When a blueprint is in place, a document may now be used in all sporting circles to discuss sport.

It is necessary then that the principles of the LTAD will be used to review existing sporting initiatives led by the respective NSAs and inform any future initiatives.

It is also necessary that any academy or club talent development programs running under that respective sport association uses the LTAD in a similar way.

This will help that sport’s stakeholders to pull in one direction towards achieving that Sport’s goals and targets.

Sporting success depends upon having a structure in place that supports our talented young men and women every step of the way. Coaching, competition, facilities and support services need to be available at the appropriate level throughout the system not just at the elite end of sport.

Creating a linked, progressive system of talent development is vital if we are to provide an opportunity for the very best to emerge.

Identifying individuals with talent is a complex business and each sport has distinctly different physical characteristics and capacities that need to be clearly identified.

But achieving success at the highest level is also about desire, determination and mental toughness and these are less easy to measure and identify.

Successful sporting nations have created a clearly signposted pathway for talented young people and provided data to help identify those with the greatest potential to succeed.

Supporting individuals with talent will require continued investment in coach education. Coaches play a central role in the development of sport at every level.

Much good work has been done in coaching education in the country but it is important to see greater use of new technology to improve accessibility of coach education and a concerted effort to improve the quality and quantity of coaches in all sports.

Sport in the country should work with all the key agencies to undertake a review of coaching and coach education.

The National Sports Council should play a key role in having short courses that cater for these coaches, even if it means outsourcing the experts.

Coaching is central to the development of excellence. The coach has to be able to coordinate and manage other coaches, sports scientists and sports medicine support personnel, deal with the media and provide constant mentoring and support for their sportsmen and women.

In search of the best possible coaches we have in the past recruited and employed coaches from abroad.

While it is right to draw on the best expertise from overseas, it is vitally important that we support home grown coaches.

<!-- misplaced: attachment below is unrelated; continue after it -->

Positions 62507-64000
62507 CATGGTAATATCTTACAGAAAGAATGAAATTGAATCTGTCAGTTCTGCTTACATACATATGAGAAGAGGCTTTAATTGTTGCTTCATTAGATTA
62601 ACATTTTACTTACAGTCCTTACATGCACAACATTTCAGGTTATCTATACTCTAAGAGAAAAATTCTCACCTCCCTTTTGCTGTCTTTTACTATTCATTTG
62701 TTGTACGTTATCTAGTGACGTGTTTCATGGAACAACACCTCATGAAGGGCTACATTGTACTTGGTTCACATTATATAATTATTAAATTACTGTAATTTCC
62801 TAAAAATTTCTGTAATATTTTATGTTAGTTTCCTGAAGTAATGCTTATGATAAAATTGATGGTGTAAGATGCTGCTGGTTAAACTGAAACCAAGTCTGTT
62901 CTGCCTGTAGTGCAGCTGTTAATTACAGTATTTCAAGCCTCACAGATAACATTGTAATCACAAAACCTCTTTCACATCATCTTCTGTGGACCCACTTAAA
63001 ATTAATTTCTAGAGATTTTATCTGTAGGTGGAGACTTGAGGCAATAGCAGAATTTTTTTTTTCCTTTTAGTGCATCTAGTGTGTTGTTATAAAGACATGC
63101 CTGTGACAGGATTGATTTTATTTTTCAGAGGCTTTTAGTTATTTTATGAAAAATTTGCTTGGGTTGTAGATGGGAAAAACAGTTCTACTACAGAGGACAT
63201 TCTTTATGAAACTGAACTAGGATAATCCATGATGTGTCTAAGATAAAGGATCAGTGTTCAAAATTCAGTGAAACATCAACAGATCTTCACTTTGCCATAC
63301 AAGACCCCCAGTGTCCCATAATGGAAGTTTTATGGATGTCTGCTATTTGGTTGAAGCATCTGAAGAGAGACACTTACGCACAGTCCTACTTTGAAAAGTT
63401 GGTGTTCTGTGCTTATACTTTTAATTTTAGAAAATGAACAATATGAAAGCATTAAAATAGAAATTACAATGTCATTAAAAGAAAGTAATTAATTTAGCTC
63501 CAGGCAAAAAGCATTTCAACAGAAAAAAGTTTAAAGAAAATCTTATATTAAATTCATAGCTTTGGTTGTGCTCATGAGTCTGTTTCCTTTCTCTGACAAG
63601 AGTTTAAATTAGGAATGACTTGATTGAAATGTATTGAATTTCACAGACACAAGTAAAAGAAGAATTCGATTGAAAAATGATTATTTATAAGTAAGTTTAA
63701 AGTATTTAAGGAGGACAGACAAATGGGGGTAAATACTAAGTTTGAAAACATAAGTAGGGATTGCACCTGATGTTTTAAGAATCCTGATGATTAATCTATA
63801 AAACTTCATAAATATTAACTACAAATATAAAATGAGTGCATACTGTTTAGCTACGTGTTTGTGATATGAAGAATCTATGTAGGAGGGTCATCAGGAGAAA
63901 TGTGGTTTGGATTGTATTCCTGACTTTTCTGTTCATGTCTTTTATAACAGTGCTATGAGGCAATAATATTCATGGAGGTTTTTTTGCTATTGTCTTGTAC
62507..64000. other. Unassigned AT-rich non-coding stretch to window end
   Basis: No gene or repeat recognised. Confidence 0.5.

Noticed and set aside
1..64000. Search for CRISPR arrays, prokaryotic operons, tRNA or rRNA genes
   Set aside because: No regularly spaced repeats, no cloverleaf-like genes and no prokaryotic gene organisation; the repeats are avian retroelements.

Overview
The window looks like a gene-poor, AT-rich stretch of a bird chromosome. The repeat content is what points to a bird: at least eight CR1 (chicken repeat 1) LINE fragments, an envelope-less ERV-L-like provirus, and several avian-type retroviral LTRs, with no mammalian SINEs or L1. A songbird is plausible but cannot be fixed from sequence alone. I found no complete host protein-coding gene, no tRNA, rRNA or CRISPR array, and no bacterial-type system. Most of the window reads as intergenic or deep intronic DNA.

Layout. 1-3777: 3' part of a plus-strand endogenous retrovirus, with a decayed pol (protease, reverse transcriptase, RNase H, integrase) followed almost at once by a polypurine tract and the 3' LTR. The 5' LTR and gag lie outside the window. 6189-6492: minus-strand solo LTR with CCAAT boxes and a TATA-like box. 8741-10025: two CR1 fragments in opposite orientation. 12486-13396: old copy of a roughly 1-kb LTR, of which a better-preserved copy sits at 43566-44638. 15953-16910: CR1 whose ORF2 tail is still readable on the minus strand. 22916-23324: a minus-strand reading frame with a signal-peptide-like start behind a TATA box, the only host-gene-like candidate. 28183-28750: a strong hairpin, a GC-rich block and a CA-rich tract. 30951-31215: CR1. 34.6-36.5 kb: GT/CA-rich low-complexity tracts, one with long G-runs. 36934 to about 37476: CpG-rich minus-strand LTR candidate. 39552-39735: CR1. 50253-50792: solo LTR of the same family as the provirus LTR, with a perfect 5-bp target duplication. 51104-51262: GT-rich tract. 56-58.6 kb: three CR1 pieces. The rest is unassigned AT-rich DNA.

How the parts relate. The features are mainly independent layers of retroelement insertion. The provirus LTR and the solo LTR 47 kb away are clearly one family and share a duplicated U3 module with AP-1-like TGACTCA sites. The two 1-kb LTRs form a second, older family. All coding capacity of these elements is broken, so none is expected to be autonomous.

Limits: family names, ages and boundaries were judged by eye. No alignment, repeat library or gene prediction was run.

We need to see a greater investment in the identification and training of coaches from within this country who have the potential to work at this level.

We must ensure that top-class sportsmen and women with aptitude and desire to coach are encouraged and enabled to acquire the necessary skills.

As the demands of competitive sport continue to grow it is important to recognise that young people in talent development systems require lifestyle guidance and support to ensure that they do not sacrifice their education or career development for their sporting dreams.

Success at international level requires careful planning and thorough preparation for the performer, the coach and the sport.

The changes required to achieve a new level of excellence will take time. They require a significant change in culture in many sports and they will only be achieved through consistent, sustained funding and support.

The development of a National Sports Strategy through a governmental initiative, and the relationship that will be created between NSAs, the NOC and the Gambia College, that offer sports courses will have a significant impact on athlete development. This will ensure that each individual elite performer will be able to have access to top quality sports science, sports medicine, coaching and athlete education and career programmes.

These joint efforts are crucial to the fulfilment of the potential by our best athletes. World-class programmes will never of course be able to cover every sport and every international competitor, but improvements in the operation of the programmes are needed.

There is need for the NSC and the NOC to move to a more open appraisal of the individual performance plans.

All the various sports - and the athletes, coaches, and technical managers must be fully aware of what is required of them and that the ground rules will not be changed without due consultation.

The NSC and the NOC must develop strategies so that development funds are made available by Government. There is a need for Government to channel some funds annually from the national lotteries towards financing sports development as is the norm in other countries.

This is so because Government alone cannot afford to fund sport alone, this will be a pipedream.

The focus will be much more closely on target setting by national sports governing bodies and technical directors and on the achievement of targets by individual performers and teams.

The success or failure in achieving milestone targets in performance plans will be an important factor in deciding future levels of funding.

There is also a need for national sports governing bodies to have equitable and transparent selection and recruitment criteria, that they trawl as wide as possible and that they ensure that their world-class programmes are centred upon the needs of the individual sportsperson and avoid also chasing a pipedream.

Lawrence Bruce is the “Shadow” Executive Director at the Gambia National Olympic Committee but writes here in his personal capacity as a sportsperson.